Report: Oregon experiencing cold winter, but state's climate con - KPTV - FOX 12

Report: Oregon experiencing cold winter, but state's climate continues to warm

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Researchers studying Oregon's climate have a message: "Don't let this winter fool you."

Oregon's climate continues to warm, according to the third Oregon Climate Assessment Report.

The legislatively mandated report was produced by the Oregon Climate Change Research Institute at Oregon State University.

The report was released Thursday and will be presented to the Oregon State Legislature this month.  

The winter has been the coldest since 1990, according to Philip Mote, director of the OSU center and a co-author on the report, but overall temperatures are still getting warmer.

Kathie Dello, associate director of the institute, stated that December 2016 was the 11th coldest December on record in Oregon in 122 years of monitoring. However, the year was still among the top 10 warmest years on record for the state.

The climate assessment report looked at more than 300 studies published from 2013-2016 by researchers at universities, state and federal agencies, and elsewhere.

"The year 2015 has been described as foreshadowing what we can expect as normal conditions by the mid-21st century," said Meghan Dalton, a research assistant with the institute in the College of Earth, Ocean, and Atmospheric Sciences at OSU, who led the report. "There were warmer temperatures that led to drought, low snowpack, and greater wildfire risk, with less water in the summer. That appears to be our future."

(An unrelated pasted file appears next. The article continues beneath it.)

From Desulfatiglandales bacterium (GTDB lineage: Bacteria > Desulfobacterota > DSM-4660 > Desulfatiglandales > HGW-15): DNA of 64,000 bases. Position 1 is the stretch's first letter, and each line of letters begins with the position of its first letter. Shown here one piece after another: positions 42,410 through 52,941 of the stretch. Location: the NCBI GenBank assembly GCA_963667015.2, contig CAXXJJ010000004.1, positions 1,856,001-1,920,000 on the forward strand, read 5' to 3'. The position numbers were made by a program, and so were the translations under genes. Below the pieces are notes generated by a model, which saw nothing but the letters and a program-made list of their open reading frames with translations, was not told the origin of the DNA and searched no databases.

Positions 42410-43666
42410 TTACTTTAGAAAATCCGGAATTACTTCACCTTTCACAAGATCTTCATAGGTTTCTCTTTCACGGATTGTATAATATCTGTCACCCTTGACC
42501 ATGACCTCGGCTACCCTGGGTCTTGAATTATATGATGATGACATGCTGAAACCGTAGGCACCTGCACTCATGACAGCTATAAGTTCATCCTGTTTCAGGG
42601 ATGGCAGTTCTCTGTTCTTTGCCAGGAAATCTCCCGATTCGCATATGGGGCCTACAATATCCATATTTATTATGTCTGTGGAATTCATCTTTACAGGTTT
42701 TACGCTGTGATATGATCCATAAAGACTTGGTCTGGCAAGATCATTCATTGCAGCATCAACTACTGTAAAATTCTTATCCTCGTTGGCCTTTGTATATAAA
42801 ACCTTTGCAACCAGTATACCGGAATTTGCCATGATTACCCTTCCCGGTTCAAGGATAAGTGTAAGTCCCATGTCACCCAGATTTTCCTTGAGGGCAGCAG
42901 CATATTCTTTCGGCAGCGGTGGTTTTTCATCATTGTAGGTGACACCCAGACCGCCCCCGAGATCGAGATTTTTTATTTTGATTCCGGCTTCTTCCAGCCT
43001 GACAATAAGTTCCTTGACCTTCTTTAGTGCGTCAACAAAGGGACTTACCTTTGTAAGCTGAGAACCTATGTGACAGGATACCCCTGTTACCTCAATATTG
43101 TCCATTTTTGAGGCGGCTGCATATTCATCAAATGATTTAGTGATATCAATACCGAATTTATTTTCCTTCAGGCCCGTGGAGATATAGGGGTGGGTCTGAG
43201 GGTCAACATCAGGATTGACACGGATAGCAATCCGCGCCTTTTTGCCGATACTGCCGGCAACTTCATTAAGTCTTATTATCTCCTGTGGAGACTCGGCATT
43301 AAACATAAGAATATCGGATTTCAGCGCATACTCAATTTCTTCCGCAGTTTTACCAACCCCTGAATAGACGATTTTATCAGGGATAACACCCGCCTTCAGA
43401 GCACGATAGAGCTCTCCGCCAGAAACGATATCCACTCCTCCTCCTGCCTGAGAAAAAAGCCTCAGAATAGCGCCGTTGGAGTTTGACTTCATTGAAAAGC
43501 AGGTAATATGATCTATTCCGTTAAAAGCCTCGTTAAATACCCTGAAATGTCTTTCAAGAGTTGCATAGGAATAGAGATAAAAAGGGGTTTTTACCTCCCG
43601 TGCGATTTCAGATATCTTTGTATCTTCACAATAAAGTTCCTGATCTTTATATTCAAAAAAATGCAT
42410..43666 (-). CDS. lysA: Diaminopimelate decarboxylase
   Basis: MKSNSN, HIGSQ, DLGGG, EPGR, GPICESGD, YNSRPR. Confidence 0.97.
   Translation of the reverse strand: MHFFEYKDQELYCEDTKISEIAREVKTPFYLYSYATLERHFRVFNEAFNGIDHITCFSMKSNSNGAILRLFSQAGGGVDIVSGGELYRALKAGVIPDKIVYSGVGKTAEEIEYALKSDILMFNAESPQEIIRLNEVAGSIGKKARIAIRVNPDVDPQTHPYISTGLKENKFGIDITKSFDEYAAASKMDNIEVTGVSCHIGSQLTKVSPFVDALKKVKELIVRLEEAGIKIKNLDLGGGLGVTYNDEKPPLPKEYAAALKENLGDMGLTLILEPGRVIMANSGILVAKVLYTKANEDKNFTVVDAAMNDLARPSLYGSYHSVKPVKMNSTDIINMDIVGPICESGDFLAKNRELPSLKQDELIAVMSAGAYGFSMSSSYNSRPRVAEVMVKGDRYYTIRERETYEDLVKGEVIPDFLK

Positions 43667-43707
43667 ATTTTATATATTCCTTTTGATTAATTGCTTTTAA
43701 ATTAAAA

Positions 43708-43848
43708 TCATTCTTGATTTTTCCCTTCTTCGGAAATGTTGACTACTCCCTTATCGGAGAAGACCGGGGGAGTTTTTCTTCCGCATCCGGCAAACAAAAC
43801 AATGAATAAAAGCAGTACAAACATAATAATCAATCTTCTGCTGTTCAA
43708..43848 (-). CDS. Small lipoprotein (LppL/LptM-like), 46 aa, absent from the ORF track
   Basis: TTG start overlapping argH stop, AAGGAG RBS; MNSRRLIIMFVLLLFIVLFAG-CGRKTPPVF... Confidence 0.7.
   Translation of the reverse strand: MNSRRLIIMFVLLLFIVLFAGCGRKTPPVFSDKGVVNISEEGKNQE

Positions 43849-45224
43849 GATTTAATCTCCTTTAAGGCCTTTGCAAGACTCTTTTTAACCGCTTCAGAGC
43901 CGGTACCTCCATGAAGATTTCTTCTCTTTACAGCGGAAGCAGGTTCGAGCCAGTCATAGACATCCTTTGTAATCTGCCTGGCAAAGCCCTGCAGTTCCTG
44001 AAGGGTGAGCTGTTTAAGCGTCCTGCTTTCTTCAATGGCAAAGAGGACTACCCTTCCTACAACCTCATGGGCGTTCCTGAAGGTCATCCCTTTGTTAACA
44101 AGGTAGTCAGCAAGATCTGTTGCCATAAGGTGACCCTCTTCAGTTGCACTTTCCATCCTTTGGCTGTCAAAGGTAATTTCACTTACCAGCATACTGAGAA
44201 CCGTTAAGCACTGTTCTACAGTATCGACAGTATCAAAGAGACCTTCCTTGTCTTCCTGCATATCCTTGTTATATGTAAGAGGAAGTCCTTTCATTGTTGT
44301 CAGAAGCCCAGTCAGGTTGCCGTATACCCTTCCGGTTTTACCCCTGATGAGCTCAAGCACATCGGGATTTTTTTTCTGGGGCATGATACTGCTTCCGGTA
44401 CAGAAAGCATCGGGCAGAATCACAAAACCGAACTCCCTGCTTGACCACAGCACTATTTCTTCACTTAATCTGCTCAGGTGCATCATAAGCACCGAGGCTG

Some of the findings forecasted in the report include a rising sea level on the Oregon coast that will increase the risk of erosion and flooding, as well as higher estuary temperatures that will challenge migrating salmon and steelhead.

Heat waves are expected to become longer, more common and more intense in the Willamette Valley, increasing the risk for significant wildfire damage.

More precipitation will fall as rain instead of snow in the Cascade Mountains, according to the report, impacting ski resorts and changing when water will be available.

Overall, according to the report, Oregon's climate is projected to warm 3 to 7 degrees by the 2050s and 5 to 11 degrees by the 2080s under continued increasing greenhouse gas emissions.

"Burning fossil fuels to run our factories, heat our homes, and drive our cars produces heat-trapping gases that unequivocally warm the planet. Effects of warming are evident on physical, biological, and human and managed systems across the globe, and here in Oregon," the report states.

For the full report, go to

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